(5) At the back of the carpark, go through the gate leading to the canal. Turn left onto the towpath and walk along until you reach a bridge over the canal. Right over the canal and then right on to a pathway through woods running along the other side of the canal. This takes you through a very old graveyard with ancient headstones on both sides of the path. Come out into the current cemetery on both sides and church on your left. Turn right on to Longboat Lane and this will lead you to a path taking you on to the track leading over the viaduct.
(6) This path leads you back to the Leapgate Old Railway line. Keep walking along this track, under a high bridge until you reach another bridge over the track.
(7) Turn left, (waymarked) up the slope and right over the bridge, through some scrub leading to Charlton Farm fields. View of Hartlebury Castle over on the left when crossing the field). Follow the straight path between the two fields and near the end of it (at a hedge) move across on to a track leading down to the road.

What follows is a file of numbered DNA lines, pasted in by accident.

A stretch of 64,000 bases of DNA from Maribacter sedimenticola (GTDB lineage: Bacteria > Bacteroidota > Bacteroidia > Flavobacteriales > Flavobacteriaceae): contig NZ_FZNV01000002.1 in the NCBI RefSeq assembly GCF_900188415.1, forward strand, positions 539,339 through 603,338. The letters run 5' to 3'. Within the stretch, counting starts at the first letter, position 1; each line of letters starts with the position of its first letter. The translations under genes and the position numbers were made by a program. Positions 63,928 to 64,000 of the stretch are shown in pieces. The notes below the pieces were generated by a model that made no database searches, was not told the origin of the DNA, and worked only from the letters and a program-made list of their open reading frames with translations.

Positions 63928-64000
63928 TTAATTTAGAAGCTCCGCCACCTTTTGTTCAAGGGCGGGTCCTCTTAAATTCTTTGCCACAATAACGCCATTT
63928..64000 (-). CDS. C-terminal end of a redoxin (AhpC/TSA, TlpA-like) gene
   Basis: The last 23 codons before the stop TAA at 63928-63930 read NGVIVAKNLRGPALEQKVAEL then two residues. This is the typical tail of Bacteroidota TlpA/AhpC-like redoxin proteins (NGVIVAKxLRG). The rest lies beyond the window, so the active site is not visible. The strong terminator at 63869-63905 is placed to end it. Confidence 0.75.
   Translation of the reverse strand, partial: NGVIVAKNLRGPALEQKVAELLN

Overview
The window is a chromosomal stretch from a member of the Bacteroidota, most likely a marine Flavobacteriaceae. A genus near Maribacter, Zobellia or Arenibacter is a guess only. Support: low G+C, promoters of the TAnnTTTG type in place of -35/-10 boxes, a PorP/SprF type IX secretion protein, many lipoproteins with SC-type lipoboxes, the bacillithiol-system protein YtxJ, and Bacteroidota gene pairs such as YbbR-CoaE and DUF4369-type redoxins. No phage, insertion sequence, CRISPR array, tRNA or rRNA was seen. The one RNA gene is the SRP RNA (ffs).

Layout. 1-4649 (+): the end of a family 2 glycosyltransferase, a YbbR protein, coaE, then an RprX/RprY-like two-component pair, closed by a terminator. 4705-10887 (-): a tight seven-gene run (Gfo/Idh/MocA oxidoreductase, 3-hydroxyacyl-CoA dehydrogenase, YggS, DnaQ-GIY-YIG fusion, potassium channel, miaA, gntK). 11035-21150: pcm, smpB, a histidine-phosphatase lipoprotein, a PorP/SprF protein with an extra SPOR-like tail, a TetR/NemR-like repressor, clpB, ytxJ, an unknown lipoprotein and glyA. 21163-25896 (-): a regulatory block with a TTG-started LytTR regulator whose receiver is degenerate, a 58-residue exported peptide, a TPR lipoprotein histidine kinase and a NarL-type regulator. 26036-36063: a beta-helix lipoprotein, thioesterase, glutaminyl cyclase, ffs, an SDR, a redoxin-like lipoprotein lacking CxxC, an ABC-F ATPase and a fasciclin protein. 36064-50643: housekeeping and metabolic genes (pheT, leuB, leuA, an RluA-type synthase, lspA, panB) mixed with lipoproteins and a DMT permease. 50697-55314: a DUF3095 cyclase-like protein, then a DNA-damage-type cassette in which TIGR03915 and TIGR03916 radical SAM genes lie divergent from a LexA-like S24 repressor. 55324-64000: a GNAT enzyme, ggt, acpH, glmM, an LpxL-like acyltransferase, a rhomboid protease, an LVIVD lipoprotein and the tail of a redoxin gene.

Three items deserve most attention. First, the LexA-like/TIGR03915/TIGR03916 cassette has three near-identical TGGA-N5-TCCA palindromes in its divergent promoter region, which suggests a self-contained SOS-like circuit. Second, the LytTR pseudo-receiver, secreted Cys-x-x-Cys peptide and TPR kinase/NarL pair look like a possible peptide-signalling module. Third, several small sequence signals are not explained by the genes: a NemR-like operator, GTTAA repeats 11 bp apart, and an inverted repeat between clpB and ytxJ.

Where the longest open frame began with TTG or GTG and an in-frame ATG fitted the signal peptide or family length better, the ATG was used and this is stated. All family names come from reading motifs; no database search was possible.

(8) At the intersection of Charlton Lane and B4193, cross the road, bearing left and then right into a lane with houses on your right. Walk to the end of this lane keeping left and then left onto a waymarked path which leads you down to the grounds of Charlton Mill. This is private property with a right of way through it.
(9) Pass the waterwheel and stream and bear left to take the pathway up to the wide gate on to Hilditch Lane. (Do not take the new looking small gate on your right, which leads up to the house). On Reaching Hillditch Lane, turn left and cross the B1493 with care. Bear right and follow the footpath along the left hand side of the road. Follow the road along the footpath back to the White Hart where there is an official road to the castle which you can visit or end the walk here. (D/A)
D/A : mi 0 - alt. 151ft - White Hart Car Park
1 : mi 0.64 - alt. 128ft - Sign for Hillditch coppice nature reserve
2 : mi 1.2 - alt. 128ft - Enter Hartlebury common
3 : mi 1.76 - alt. 190ft - Geopark way
4 : mi 2.18 - alt. 95ft - Bay horse Pub
5 : mi 2.64 - alt. 98ft - Car park
6 : mi 3.36 - alt. 85ft - Viaduct
7 : mi 4.1 - alt. 157ft - Bridge
8 : mi 4.67 - alt. 141ft - Intersection of Hartlebury Road and Charlton Lane
9 : mi 4.87 - alt. 121ft - Waterwheel and stream.
D/A : mi 5.39 - alt. 151ft - White Hart Car Park
In 817 AD Hartlebury was known as Heortlabyri, which means The Hill of the Deer – this stems from ‘heortla’ meaning hart (deer), and ‘byrig’ meaning an enclosed or fortified place.
The Manor of Hartlebury was granted to the Bishop of Worcester in 850 AD. Since then the Bishop’s residence, Hartlebury Castle has been host to several visiting monarchs – King Edward I, Queen Elizabeth I, King George III, and the present Queen, Elizabeth II.